President Barack Obama directly challenged Republicans Thursday to explain their opposition to his new jobs bill, arguing the $447 billion package could prevent a double-dip recession.
The new legislation, introduced last month by the president, "could guard against another downturn," Obama said, warning that "the problems Europe is having today could have a very real effect on our economy when it's already fragile."
The jobs bill is due for a vote in the Senate next week; the president challenged GOP senators to explain why they would vote against the measure when, Obama reasoned, it contains a number of proposals that Republicans had previously supported.
"Any senator out there who's thinking about voting against this jobs bill when it comes up for a vote needs to explain exactly why they would oppose something we know would improve our economic situation at such an urgent time," Obama said.
The event was Obama's first news conference since announcing his $447 billion jobs bill in early September.
Since then, Obama has been traveling the country trying to rally public support for the bill. He used Thursday's news conference to urge Congress to pass the measure.
Thursday's news conference comes against an increasingly political backdrop, as the president has pivoted to single out lawmakers for their opposition to his agenda. If they failed to pass his legislation, Obama said, political consequences await.
The president acknowledged that the economy had weakened since the beginning of the year, a stumble Obama attributed to the protracted debt ceiling fight in Congress, debt crises in Europe, the Japanese tsunami, and populist uprisings this spring in the Middle East. Obama characterized his jobs bill as an "insurance policy" against a second downturn.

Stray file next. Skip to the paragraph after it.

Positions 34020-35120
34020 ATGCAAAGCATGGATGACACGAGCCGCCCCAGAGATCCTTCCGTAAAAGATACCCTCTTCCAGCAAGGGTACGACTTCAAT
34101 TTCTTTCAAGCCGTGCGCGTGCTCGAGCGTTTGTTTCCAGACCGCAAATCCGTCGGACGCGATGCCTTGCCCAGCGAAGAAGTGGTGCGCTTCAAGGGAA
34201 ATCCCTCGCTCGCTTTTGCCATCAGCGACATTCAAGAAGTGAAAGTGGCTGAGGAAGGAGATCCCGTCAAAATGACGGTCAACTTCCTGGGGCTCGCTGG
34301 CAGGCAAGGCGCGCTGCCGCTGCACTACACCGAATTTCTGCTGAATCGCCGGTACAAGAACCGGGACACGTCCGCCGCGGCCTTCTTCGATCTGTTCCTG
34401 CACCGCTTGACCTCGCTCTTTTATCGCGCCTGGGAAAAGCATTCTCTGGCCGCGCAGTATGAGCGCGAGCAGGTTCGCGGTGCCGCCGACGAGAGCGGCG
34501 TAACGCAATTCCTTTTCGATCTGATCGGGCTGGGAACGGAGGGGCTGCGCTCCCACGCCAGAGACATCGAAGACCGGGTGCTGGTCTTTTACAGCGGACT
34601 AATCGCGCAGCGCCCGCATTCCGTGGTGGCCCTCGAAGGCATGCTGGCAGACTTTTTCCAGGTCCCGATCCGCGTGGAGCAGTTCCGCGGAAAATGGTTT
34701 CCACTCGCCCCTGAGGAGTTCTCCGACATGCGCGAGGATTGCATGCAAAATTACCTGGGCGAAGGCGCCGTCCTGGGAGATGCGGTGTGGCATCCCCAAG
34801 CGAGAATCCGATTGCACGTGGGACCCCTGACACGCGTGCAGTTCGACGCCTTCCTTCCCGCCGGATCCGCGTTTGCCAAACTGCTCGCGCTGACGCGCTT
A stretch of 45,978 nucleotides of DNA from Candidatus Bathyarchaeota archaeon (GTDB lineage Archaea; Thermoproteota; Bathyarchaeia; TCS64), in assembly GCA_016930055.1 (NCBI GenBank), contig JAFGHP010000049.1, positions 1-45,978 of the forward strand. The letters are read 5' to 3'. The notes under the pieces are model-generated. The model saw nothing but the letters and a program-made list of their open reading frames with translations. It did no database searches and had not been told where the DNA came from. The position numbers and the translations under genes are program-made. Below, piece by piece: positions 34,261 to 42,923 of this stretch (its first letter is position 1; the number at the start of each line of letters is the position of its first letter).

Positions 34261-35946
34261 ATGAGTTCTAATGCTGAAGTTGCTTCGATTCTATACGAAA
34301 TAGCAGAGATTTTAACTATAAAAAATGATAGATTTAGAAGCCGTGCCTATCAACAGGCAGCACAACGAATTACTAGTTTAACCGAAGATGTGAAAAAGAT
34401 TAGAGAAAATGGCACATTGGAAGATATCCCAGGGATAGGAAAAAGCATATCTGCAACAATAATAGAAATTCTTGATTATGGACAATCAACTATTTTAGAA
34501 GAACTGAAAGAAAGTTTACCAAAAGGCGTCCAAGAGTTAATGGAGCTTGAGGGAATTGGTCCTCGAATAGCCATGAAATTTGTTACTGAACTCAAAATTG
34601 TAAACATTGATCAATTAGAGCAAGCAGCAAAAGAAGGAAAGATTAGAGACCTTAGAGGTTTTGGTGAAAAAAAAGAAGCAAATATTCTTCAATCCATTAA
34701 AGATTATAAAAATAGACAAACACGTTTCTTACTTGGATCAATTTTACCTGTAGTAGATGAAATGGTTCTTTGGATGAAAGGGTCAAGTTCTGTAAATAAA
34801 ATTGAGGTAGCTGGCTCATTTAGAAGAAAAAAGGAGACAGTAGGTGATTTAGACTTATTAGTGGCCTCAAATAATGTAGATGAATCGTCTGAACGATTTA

Still, Obama acknowledged that the economy was "still going to have challenges," even if his bill becomes law.
Senate Democratic leaders were expected to attend a meeting at the White House early Thursday evening to discuss the measure.
Obama said he viewed it as important that Congress vote on his package as a whole, which Senate Democrats revised this week to include a 5 percent surtax on millionaires in order to secure support on their side of the aisle. Obama said he was "comfortable" with the surtax.
Republicans, especially in the House, have pushed to break the bill up into individual pieces, and vote on the measures they find more palatable. They also reject the new taxes and closed loopholes contained within the president's bill to finance its pricetag. Senate Republicans will additionally push Thursday for a vote on the president's initial jobs package, a ploy meant to underscore its lack of support in the chamber.
Obama admitted a sense of skepticism about his ability to win over Republicans, but said that if the legislation fails as a whole, the administration would continue to push for votes, "piece by piece," on separate components of the bill.
The fight in Congress comes against the backdrop of extended demonstrations in New York led by the left-leaning "Occupy Wall Street" movement. Obama nodded to the demonstrators Thursday by saying they gave a voice to broader frustration about the state of the economy and the conduct of the financial sector.
"I think people are frustrated, and the protesters are giving voice to a more broad-based frustration about how our financial system works," Obama said.
The Associated Press contributed to this report.